Zipporah Iheozor‐Ejiofor, Helen V Worthington, Tanya Walsh, Lucy O'Malley, Jan E Clarkson, Richard Macey, Rahul Alam, Peter Tugwell, Vivian Welch, Anne‐Marie Glenny
Plain language summary: Water fluoridation to prevent tooth decay
Tooth decay is a worldwide problem affecting most adults and children. Untreated decay may cause pain and lead to teeth having to be removed. In many parts of the world, tooth decay is decreasing. Children from poorer backgrounds still tend to have greater levels of decay. Fluoride is a mineral that prevents tooth decay. It occurs naturally in water at varying levels. Fluoride can also be added to the water with the aim of preventing tooth decay. Fluoride is present in most toothpastes and available in mouthrinses, varnishes and gels. If young children swallow too much fluoride while their permanent teeth are forming, there is a risk of marks developing on those teeth. This is called ‘dental fluorosis’. Most fluorosis is very mild, with faint white lines or streaks visible only to dentists under good lighting in the clinic. More noticeable fluorosis, which is less common, may cause people concern about how their teeth look.
We carried out this review to evaluate the effects of fluoride in water (added fluoride or naturally occurring) on the prevention of tooth decay and markings on teeth (dental fluorosis).
We reviewed 20 studies on the effects of fluoridated water on tooth decay and 135 studies on dental fluorosis. The evidence is up to date at 19 February 2015.
Nineteen studies assessed the effects of starting a water fluoridation scheme. They compared tooth decay in two communities around the time fluoridation started in one of them. After several years, a second survey was done to see what difference it made. Around 70% of these studies were conducted before 1975. Other, more recent studies comparing fluoridated and non-fluoridated communities have been conducted. We excluded them from our review because they did not carry out initial surveys of tooth decay levels around the time fluoridation started so were unable to evaluate changes in those levels since then. We reviewed one study that compared tooth decay in two fluoridated areas before fluoridation was stopped in one area. Again, after several years, a second survey was done to see what difference it made.
Around 73% of dental fluorosis studies were conducted in places with naturally occurring – not added – fluoride in their water. Some had levels of up to 5 parts per million (ppm).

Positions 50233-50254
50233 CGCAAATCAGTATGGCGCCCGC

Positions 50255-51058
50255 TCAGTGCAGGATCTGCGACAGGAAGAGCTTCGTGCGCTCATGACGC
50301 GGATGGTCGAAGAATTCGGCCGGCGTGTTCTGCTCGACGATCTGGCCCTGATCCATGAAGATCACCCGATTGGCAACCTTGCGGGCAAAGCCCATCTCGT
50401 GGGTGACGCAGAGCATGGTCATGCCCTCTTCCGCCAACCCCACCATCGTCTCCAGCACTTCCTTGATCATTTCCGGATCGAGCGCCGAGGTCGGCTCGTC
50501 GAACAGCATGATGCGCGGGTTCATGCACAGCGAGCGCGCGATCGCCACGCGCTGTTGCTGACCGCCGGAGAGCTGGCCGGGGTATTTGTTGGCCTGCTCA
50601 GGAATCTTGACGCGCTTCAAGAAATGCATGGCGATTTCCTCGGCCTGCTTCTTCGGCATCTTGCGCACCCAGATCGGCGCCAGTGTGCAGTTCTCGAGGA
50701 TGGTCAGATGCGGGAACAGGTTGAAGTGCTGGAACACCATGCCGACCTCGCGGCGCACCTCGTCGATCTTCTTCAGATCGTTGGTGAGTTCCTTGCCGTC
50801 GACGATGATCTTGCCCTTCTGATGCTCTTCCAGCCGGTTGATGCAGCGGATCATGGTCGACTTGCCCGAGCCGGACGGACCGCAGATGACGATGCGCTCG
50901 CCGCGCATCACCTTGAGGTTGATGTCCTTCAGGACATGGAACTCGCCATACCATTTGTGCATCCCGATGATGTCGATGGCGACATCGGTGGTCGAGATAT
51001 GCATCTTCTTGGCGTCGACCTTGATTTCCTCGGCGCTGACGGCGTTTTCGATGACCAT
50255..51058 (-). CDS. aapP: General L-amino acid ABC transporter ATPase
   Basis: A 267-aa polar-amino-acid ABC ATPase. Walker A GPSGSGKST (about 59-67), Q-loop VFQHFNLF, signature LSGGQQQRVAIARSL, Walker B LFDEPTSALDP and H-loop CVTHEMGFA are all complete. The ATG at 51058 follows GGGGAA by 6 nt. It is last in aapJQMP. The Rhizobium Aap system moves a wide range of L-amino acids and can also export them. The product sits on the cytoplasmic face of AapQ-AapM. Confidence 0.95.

Our review found that water fluoridation is effective at reducing levels of tooth decay among children. The introduction of water fluoridation resulted in children having 35% fewer decayed, missing and filled baby teeth and 26% fewer decayed, missing and filled permanent teeth. We also found that fluoridation led to a 15% increase in children with no decay in their baby teeth and a 14% increase in children with no decay in their permanent teeth. These results are based predominantly on old studies and may not be applicable today.
Within the ‘before and after’ studies we were looking for, we did not find any on the benefits of fluoridated water for adults.
We found insufficient information about the effects of stopping water fluoridation.
We found insufficient information to determine whether fluoridation reduces differences in tooth decay levels between children from poorer and more affluent backgrounds.
Overall, the results of the studies reviewed suggest that, where the fluoride level in water is 0.7 ppm, there is a chance of around 12% of people having dental fluorosis that may cause concern about how their teeth look.
Quality of the evidence
We assessed each study for the quality of the methods used and how thoroughly the results were reported. We had concerns about the methods used, or the reporting of the results, in the vast majority (97%) of the studies. For example, many did not take full account of all the factors that could affect children’s risk of tooth decay or dental fluorosis. There was also substantial variation between the results of the studies, many of which took place before the introduction of fluoride toothpaste. This makes it difficult to be confident of the size of the effects of water fluoridation on tooth decay or the numbers of people likely to have dental fluorosis at different levels of fluoride in the water.